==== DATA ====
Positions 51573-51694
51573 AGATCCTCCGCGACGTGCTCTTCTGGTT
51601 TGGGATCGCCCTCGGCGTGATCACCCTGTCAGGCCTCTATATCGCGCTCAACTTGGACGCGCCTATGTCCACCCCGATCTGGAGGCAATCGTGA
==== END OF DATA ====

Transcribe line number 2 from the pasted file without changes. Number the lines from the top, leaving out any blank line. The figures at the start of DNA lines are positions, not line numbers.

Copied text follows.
51573 AGATCCTCCGCGACGTGCTCTTCTGGTT